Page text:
No matter where you live, coronavirus has altered daily life. We’ve asked Faber authors to share a snapshot of their lives.
Nietzsche said: ‘Whatever doesn’t kill me makes me stronger.’ Whenever I get stuck writing, I look hard at the crocodile. If that doesn’t work, I go past him for a walk. Luckily it usually does the trick because in non-fiction you can’t follow Raymond Chandler’s excellent advice to stuck novelists: ‘Send in a blonde with a gun.’
My exercise route.
‘Never trust a thought that occurs to you indoors,’ said Nietzsche. I run through woods where just now the leaves of ancient oaks are unfurling over equally ancient drifts of bluebells. Nature’s indifference is magnificent. I feel bitterly sad at what the human race has inadvertently inflicted upon itself.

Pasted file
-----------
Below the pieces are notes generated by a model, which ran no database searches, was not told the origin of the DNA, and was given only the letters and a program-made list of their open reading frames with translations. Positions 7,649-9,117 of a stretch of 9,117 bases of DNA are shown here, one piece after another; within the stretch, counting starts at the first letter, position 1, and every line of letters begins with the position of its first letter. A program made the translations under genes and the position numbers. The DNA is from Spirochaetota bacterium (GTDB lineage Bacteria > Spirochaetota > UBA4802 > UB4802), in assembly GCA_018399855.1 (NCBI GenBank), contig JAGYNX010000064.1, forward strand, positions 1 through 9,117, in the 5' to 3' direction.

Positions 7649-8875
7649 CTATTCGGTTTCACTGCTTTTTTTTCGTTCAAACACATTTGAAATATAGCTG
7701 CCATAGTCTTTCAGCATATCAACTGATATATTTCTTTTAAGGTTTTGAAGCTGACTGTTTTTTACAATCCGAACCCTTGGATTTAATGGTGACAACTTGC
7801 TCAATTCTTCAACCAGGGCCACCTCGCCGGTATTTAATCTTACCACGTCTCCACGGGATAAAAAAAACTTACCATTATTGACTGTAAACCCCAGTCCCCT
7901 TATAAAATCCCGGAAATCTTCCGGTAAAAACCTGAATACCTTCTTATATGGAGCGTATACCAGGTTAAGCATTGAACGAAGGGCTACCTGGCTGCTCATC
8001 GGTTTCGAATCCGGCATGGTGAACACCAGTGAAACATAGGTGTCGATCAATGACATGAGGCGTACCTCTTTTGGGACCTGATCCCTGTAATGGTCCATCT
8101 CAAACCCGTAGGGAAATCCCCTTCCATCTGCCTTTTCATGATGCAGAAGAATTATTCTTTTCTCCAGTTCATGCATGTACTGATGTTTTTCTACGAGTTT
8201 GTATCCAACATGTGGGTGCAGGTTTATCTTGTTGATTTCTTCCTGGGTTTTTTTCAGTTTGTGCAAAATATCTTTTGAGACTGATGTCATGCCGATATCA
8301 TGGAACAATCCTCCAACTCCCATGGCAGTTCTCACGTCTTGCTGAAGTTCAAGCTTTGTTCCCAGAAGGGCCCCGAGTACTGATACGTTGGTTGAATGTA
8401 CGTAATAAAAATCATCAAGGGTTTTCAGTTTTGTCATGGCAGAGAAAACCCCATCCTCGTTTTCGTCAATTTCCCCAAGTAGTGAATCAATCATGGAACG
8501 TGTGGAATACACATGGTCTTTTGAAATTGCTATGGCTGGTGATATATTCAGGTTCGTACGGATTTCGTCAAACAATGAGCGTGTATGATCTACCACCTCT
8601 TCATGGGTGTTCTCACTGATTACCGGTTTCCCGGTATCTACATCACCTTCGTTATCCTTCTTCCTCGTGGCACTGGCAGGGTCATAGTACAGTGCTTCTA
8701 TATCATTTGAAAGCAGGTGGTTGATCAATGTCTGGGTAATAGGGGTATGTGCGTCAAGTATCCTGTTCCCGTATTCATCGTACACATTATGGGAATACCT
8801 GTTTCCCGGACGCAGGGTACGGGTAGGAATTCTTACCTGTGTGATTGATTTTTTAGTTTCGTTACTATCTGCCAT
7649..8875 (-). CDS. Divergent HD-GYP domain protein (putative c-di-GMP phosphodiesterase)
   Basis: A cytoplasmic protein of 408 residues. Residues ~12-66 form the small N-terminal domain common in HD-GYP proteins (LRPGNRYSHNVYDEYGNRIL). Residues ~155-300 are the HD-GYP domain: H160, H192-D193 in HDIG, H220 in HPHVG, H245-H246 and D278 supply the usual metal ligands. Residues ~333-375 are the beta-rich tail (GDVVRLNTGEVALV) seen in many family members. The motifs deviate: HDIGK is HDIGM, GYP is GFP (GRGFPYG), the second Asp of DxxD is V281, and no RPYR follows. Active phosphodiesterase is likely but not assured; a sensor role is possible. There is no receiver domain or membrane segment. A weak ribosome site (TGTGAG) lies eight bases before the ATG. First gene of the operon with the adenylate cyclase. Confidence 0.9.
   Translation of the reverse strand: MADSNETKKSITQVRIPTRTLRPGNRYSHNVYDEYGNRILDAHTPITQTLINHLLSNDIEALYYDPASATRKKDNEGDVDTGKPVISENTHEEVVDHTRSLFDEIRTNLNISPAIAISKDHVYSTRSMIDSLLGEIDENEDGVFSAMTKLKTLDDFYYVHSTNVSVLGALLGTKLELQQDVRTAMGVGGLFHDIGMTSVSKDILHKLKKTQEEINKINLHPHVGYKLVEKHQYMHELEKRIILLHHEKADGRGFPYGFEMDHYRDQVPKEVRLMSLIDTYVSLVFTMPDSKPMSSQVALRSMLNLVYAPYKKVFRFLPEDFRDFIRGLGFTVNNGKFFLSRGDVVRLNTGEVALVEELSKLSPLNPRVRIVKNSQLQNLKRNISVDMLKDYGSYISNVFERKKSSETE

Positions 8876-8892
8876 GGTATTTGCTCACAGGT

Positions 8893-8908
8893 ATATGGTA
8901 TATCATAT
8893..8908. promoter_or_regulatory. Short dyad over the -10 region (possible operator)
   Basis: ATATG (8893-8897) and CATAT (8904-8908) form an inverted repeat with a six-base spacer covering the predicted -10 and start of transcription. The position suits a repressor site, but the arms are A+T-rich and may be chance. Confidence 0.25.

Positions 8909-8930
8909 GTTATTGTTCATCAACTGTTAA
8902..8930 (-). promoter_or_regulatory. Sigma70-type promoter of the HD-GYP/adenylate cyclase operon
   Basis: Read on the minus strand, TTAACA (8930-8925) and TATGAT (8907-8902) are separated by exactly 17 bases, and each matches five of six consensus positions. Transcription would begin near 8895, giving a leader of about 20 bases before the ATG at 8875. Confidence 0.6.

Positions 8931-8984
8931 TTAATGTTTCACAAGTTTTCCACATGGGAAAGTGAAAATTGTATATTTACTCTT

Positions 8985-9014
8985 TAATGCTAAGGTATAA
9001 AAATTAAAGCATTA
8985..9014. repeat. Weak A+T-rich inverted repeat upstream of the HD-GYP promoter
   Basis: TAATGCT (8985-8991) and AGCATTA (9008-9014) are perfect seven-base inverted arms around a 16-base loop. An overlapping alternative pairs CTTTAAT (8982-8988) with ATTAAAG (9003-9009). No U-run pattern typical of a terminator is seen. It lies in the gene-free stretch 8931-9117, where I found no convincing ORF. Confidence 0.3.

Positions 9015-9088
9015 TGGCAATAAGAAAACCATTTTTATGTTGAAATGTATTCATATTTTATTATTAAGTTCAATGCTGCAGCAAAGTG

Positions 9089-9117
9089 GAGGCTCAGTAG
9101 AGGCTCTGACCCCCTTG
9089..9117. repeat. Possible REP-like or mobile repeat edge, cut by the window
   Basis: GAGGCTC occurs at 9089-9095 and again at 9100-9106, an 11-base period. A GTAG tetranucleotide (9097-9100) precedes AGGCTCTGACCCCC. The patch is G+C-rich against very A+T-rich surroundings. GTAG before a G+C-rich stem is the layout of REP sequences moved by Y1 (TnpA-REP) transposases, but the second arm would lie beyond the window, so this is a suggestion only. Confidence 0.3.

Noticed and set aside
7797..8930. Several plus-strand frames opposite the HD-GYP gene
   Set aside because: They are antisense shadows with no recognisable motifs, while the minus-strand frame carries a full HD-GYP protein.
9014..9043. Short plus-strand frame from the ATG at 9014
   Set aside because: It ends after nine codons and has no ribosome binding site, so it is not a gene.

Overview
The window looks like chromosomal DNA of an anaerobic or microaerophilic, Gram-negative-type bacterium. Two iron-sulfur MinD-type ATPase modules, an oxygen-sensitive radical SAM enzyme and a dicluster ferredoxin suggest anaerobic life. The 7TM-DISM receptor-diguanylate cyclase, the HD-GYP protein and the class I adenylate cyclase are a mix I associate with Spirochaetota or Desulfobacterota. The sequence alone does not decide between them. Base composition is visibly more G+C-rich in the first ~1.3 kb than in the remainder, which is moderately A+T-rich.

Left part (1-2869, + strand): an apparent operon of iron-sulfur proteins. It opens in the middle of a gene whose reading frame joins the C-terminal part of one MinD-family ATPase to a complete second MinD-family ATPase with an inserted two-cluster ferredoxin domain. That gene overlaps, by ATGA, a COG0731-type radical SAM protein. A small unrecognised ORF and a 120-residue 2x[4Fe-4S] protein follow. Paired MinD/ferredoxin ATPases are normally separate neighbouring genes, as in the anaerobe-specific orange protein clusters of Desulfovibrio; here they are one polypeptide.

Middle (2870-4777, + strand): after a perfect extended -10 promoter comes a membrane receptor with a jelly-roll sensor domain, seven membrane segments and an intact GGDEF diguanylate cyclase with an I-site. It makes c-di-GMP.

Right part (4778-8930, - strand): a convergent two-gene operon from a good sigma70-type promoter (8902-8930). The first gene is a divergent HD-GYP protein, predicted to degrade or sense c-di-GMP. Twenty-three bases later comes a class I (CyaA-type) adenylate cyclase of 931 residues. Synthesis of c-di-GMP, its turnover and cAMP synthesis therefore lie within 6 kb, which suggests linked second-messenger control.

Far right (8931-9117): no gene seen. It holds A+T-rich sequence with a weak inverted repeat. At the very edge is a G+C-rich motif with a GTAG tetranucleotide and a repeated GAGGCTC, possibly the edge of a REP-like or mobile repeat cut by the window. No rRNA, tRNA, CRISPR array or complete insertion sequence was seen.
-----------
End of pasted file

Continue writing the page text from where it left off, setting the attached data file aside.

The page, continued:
The world as it looks from my current vantage point.
‘To give birth to a dancing star one must first have chaos within.’ My current vantage point is the same as my perpetual vantage point: my chaotic desk. It’s metaphysically limitless, a time-and-ideas machine. But it does have its limitations. If only I could ski on it, swim in it, dance on it with my friends – God, how I miss those things.
Sue Prideaux is the author of I am Dynamite! A Life of Friedrich Nietzsche.